I suspect the tediousness in the first two episodes of “Marriage” was deliberate, but rather than emblematic, profound, or moving - the tediousness came across as plain, face-value tedious. I think we can work out for ourselves that the black daughter was supposed to have been adopted rather than the casting department’s nod to diversity, which would have been quite a stretch. Was the boyfriend deemed so awful because he didn’t drink wine? Under the circumstances, he seemed suitably polite. 

Maybe James Bolam will save the day. All will be revealed next week.

Konstantin Kisin v the BBC

Further to Sue's post above ⏫, here's Konstantin Kisin entering the lion's den - BBC Scotland's The Nine - and twice putting very BBC presenter Martin Geissler back in his box over the Jerry Sadowitz business. It's quite a skelping!

Monday 15 August 2022

Some observations about current issues for want of a better title

Do you remember the early days of this blog? In our naivety we posted long-form pieces covering acres of space, sometimes utilising the ‘read more’ button, and we got away with it!  Scroll down and down and not be back in time for lunch. (When I was a lad) everyone had a massive attention-span. What happened?

I wanted to say something about GB News, but the jury still needs more time to consider.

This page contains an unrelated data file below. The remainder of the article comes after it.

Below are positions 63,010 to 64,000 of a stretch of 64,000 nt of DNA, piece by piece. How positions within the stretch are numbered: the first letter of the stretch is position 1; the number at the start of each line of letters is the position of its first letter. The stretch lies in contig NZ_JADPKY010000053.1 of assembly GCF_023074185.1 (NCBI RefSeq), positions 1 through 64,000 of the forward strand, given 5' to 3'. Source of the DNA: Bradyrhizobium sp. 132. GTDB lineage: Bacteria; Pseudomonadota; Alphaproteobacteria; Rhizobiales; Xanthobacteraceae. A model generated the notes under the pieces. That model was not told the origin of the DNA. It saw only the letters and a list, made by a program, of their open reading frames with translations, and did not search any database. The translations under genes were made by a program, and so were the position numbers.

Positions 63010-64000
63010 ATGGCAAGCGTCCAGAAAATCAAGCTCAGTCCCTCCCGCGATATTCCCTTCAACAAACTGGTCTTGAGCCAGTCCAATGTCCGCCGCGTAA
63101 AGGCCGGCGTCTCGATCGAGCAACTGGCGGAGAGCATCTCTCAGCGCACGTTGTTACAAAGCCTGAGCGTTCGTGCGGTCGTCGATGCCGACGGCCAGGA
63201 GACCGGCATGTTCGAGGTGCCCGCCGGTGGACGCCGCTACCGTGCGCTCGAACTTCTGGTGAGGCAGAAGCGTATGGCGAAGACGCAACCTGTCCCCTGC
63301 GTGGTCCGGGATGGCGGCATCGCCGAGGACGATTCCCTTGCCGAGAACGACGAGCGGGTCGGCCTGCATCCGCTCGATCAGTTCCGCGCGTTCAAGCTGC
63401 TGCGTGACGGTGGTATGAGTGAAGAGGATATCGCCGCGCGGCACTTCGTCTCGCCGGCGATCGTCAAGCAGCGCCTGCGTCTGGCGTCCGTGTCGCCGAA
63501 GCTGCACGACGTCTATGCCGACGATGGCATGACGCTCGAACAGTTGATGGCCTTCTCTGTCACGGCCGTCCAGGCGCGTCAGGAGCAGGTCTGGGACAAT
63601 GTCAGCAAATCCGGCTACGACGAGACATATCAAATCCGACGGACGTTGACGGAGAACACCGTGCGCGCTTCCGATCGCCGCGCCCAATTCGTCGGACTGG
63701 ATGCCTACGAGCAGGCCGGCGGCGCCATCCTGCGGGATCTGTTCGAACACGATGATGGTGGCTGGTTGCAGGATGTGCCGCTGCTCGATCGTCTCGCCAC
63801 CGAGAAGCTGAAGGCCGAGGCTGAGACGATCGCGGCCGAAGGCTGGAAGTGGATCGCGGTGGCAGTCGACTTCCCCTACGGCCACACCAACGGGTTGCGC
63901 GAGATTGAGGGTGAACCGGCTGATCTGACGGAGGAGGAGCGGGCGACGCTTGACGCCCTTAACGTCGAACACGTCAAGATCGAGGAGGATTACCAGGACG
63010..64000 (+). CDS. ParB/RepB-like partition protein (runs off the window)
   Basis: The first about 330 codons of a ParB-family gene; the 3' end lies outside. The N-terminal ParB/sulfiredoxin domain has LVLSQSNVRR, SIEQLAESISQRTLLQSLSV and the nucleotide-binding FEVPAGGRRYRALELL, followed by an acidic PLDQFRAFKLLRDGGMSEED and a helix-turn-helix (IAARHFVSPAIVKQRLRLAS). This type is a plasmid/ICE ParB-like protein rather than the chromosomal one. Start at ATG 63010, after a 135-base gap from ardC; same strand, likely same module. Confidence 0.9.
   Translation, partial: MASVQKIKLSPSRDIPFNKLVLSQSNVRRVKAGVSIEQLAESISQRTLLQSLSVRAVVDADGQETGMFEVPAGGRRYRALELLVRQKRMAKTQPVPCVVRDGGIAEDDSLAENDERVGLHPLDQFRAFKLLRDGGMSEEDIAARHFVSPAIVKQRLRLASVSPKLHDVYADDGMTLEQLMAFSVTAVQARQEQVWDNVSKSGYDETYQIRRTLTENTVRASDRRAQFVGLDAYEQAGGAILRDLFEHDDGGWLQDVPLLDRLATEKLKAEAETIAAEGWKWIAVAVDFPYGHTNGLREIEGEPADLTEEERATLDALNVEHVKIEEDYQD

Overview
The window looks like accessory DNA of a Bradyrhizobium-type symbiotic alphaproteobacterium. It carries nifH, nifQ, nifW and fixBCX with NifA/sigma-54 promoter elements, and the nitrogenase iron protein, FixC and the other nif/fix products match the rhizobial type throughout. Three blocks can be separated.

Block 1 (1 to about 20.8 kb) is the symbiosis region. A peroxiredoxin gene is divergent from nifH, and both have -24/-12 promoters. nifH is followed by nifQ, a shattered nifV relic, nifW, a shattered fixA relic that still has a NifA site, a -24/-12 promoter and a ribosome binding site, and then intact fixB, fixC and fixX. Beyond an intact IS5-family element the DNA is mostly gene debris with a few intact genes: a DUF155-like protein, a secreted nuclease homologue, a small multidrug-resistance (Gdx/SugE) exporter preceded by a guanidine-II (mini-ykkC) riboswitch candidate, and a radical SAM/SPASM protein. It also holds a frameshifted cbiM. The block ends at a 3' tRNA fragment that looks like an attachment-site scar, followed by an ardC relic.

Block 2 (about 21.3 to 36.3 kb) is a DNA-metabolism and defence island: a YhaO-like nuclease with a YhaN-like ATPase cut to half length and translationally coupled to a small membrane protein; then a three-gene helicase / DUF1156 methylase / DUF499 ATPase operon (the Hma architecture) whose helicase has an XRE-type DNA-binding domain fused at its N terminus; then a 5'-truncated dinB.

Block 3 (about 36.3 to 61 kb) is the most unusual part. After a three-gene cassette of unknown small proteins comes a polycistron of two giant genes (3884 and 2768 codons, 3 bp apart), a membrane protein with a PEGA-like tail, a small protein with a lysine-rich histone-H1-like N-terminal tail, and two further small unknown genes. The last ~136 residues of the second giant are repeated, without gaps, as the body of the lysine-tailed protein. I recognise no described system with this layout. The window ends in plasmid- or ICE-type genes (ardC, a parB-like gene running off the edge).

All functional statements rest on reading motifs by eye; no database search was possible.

Meanwhile, I’ll just describe the weirdest interview ever. Dawn Neesom was standing in for the excellent Nana Akua and the topic was the stabbing of Salman Rushdie. 

Alongside Dawn’s overbearing presence even Scottish comedian Leo Kearse seemed subdued. 

For some inexplicable reason, the opinion of Imam Ajmal Masroor was sought. One may remember this excitable contributor to The Big Questions from back in the day. Ever passionate on matters appertaining to the ROP and nigh impossible to shut-up mid-flow, the interview was conducted over the phone because Masroor happened to be aboard a fishing boat. (!) Why anyone at GB News would seek such a highly-strung personage’s opinion on the Rushdie incident at all is a mystery but with the extra obstacle of engine noise his insights on the matter were effectively drowned out.  Neesom’s fawning intro and post-interview outro revealed a profound chasm between our (hers and my) interpretation of what we’d just heard (or why.)

I could say GB News feels slightly claustrophobic/repetitive with the limited number of hosts whose over-exposure might have propelled them to premature personality-hood. I have no specific criticisms though, apart from a general ‘less is more.’  There’s a definite need for what they’re doing, so let’s stick with it.